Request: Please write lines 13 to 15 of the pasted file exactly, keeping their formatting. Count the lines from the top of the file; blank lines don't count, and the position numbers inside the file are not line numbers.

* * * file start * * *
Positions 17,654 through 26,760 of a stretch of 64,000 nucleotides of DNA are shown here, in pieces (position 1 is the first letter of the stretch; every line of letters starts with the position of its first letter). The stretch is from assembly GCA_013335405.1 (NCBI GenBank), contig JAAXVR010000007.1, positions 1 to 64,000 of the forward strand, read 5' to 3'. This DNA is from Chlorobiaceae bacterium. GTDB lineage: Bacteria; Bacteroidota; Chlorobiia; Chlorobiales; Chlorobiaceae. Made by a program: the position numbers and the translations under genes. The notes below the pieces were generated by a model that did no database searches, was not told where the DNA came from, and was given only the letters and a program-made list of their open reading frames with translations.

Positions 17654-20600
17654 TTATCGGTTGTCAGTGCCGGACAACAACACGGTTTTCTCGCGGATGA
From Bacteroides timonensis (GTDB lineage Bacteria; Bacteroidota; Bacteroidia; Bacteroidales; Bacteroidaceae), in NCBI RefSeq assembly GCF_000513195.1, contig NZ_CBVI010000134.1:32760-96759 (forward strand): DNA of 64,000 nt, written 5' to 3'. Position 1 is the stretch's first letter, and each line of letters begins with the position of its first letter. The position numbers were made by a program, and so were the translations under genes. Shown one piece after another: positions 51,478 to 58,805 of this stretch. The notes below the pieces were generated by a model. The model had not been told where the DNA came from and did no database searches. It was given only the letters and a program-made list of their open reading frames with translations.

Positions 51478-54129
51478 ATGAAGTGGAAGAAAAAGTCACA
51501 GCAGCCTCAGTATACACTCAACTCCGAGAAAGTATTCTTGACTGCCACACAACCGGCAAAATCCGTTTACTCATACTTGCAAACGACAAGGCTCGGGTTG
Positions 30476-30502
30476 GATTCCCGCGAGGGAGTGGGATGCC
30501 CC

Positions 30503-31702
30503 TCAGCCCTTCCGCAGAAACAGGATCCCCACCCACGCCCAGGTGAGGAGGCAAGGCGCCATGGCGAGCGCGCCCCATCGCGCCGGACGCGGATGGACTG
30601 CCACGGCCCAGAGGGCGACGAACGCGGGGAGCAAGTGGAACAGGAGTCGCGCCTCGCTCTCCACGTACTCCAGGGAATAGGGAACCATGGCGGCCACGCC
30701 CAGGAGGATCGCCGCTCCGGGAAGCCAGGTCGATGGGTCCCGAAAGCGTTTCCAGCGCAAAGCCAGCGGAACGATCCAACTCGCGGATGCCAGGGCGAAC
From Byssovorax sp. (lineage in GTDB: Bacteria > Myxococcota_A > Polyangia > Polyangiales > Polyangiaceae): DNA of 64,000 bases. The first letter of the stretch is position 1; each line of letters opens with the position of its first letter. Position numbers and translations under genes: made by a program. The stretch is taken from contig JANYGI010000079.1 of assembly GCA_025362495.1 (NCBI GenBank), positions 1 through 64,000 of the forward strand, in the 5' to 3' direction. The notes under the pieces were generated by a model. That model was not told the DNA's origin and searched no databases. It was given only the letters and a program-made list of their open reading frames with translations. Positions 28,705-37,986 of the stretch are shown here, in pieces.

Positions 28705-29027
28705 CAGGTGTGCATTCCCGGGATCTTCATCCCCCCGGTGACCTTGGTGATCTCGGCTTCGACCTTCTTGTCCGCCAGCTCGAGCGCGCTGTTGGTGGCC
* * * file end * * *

30601 CCACGGCCCAGAGGGCGACGAACGCGGGGAGCAAGTGGAACAGGAGTCGCGCCTCGCTCTCCACGTACTCCAGGGAATAGGGAACCATGGCGGCCACGCC
30701 CAGGAGGATCGCCGCTCCGGGAAGCCAGGTCGATGGGTCCCGAAAGCGTTTCCAGCGCAAAGCCAGCGGAACGATCCAACTCGCGGATGCCAGGGCGAAC
From Byssovorax sp. (lineage in GTDB: Bacteria > Myxococcota_A > Polyangia > Polyangiales > Polyangiaceae): DNA of 64,000 bases. The first letter of the stretch is position 1; each line of letters opens with the position of its first letter. Position numbers and translations under genes: made by a program. The stretch is taken from contig JANYGI010000079.1 of assembly GCA_025362495.1 (NCBI GenBank), positions 1 through 64,000 of the forward strand, in the 5' to 3' direction. The notes under the pieces were generated by a model. That model was not told the DNA's origin and searched no databases. It was given only the letters and a program-made list of their open reading frames with translations. Positions 28,705-37,986 of the stretch are shown here, in pieces.